Time trends in incidence of peptic ulcer bleeding and associated risk factors in Norway 1985–2008
Kåre E Bakkevold
Department of Surgery, Haugesund Hospital, Haugesund, Norway
Objective: The aim of this study was to examine time trends in the incidence of peptic ulcer bleeding and risk factors in a defined geographical area in Norway.
Material and methods: Retrospective data were collected for 306 patients with bleeding peptic ulcers admitted to one hospital during the 1985–1986, 1995–1996, and 2007–2008 periods.
Results: The incidence in 1985–1986 was 52/100,000 and in 2007–2008 was 45/100,000. In the group aged 20–75 years, the incidence decreased by 54% from 54/100000 in 1985–1986 to 25/100000 in 2007–2008 (P = 0.001) and increased by 49% in the group aged >75 years from 272/100000 to 406/100000 (P = 0.0001). The use of aspirin or nonsteroidal anti-inflammatory steroid drugs (NSAIDs) was 31% in 1985–1986 and increased to 67% in 2007–2008 (P = 0.004). In patients using aspirin or NSAIDs, Helicobacter pylori was present in 73% in 1995–1996 and in 51% in 2007–2008. H. pylori infection declined from 84% to 52% between 1995–1996 and 2007–2008.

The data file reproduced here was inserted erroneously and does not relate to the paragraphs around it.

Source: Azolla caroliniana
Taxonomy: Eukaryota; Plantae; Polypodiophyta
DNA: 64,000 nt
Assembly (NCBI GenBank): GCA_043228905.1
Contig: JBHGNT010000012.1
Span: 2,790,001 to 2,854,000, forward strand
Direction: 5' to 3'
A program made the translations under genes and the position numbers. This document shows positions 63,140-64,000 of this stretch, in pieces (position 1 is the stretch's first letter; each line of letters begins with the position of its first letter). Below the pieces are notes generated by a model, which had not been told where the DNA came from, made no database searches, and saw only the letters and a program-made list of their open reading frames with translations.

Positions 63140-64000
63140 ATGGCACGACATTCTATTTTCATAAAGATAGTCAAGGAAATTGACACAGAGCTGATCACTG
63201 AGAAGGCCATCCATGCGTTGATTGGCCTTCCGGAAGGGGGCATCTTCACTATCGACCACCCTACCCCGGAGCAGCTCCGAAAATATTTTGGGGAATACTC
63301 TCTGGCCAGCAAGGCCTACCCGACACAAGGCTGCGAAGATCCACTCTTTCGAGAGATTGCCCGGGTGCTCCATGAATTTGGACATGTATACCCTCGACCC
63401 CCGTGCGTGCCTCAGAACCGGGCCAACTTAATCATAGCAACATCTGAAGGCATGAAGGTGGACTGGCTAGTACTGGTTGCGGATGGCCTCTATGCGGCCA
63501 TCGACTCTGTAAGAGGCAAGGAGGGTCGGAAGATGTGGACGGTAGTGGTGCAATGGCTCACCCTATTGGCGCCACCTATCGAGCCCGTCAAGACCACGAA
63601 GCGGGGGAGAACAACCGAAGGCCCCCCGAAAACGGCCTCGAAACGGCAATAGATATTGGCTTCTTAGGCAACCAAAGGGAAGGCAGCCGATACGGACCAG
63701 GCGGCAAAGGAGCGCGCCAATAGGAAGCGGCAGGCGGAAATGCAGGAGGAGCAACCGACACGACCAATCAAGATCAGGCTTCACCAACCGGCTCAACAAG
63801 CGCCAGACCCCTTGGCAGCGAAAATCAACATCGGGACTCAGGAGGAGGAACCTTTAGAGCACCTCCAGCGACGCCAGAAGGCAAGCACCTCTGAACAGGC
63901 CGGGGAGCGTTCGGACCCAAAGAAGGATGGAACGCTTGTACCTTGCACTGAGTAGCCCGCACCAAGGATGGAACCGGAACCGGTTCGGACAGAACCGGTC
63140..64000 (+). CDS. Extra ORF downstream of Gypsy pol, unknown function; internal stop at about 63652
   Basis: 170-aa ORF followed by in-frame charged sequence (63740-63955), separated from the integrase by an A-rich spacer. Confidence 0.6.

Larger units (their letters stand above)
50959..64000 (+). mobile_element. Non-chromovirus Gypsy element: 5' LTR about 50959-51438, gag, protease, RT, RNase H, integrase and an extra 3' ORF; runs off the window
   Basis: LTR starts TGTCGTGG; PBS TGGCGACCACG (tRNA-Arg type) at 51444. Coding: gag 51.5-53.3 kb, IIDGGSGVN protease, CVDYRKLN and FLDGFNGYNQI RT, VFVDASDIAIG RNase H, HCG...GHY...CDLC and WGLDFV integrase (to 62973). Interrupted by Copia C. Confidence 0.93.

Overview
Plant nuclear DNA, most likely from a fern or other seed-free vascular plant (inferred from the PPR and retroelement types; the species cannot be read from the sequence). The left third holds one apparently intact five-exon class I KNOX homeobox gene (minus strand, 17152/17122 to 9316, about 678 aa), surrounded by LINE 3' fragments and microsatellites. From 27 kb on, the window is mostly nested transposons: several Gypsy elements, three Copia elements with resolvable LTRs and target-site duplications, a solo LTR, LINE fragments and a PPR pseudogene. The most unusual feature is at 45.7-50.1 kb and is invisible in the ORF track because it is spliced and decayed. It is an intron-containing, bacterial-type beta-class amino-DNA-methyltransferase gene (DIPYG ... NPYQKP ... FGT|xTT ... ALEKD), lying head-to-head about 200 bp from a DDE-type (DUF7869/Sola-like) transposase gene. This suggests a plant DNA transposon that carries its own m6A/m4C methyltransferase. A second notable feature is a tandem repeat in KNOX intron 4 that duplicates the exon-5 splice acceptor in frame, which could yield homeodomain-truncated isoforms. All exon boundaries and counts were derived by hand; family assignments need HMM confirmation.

Conclusions: The incidence rate of peptic ulcer bleeding did not change between 1985–1986 and 2007–2008, but decreased in the age group ≤75 years and increased in the age group >75 years. The use of low-dose aspirin and NSAIDs increased substantially over time, and H. pylori infection was still present in 51% of these patients in 2007–2008.
Keywords: epidemiology, peptic ulcer bleeding, time trends, risk factors